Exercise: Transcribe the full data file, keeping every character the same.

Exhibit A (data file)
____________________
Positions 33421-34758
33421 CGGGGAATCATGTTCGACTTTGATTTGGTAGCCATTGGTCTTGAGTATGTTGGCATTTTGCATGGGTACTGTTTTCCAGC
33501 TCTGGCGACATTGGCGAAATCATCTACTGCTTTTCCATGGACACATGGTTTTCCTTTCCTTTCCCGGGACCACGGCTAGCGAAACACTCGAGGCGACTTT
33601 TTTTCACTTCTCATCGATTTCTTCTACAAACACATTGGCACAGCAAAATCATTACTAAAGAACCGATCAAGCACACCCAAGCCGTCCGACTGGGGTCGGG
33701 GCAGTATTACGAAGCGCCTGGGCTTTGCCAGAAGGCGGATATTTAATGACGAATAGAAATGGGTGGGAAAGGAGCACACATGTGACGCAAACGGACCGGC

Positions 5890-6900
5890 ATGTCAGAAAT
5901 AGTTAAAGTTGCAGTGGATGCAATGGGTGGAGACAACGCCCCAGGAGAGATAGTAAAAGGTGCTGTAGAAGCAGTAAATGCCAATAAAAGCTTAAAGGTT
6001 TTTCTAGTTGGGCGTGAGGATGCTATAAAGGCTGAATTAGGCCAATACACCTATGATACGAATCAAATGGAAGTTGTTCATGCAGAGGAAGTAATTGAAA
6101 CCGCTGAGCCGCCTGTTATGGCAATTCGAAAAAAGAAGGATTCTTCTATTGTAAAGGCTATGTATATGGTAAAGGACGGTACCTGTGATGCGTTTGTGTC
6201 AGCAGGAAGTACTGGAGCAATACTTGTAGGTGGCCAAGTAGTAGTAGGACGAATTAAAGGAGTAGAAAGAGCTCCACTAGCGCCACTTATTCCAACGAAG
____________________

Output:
Positions 33421-34758
33421 CGGGGAATCATGTTCGACTTTGATTTGGTAGCCATTGGTCTTGAGTATGTTGGCATTTTGCATGGGTACTGTTTTCCAGC
33501 TCTGGCGACATTGGCGAAATCATCTACTGCTTTTCCATGGACACATGGTTTTCCTTTCCTTTCCCGGGACCACGGCTAGCGAAACACTCGAGGCGACTTT
33601 TTTTCACTTCTCATCGATTTCTTCTACAAACACATTGGCACAGCAAAATCATTACTAAAGAACCGATCAAGCACACCCAAGCCGTCCGACTGGGGTCGGG
33701 GCAGTATTACGAAGCGCCTGGGCTTTGCCAGAAGGCGGATATTTAATGACGAATAGAAATGGGTGGGAAAGGAGCACACATGTGACGCAAACGGACCGGC

Positions 5890-6900
5890 ATGTCAGAAAT
5901 AGTTAAAGTTGCAGTGGATGCAATGGGTGGAGACAACGCCCCAGGAGAGATAGTAAAAGGTGCTGTAGAAGCAGTAAATGCCAATAAAAGCTTAAAGGTT
6001 TTTCTAGTTGGGCGTGAGGATGCTATAAAGGCTGAATTAGGCCAATACACCTATGATACGAATCAAATGGAAGTTGTTCATGCAGAGGAAGTAATTGAAA
6101 CCGCTGAGCCGCCTGTTATGGCAATTCGAAAAAAGAAGGATTCTTCTATTGTAAAGGCTATGTATATGGTAAAGGACGGTACCTGTGATGCGTTTGTGTC
6201 AGCAGGAAGTACTGGAGCAATACTTGTAGGTGGCCAAGTAGTAGTAGGACGAATTAAAGGAGTAGAAAGAGCTCCACTAGCGCCACTTATTCCAACGAAG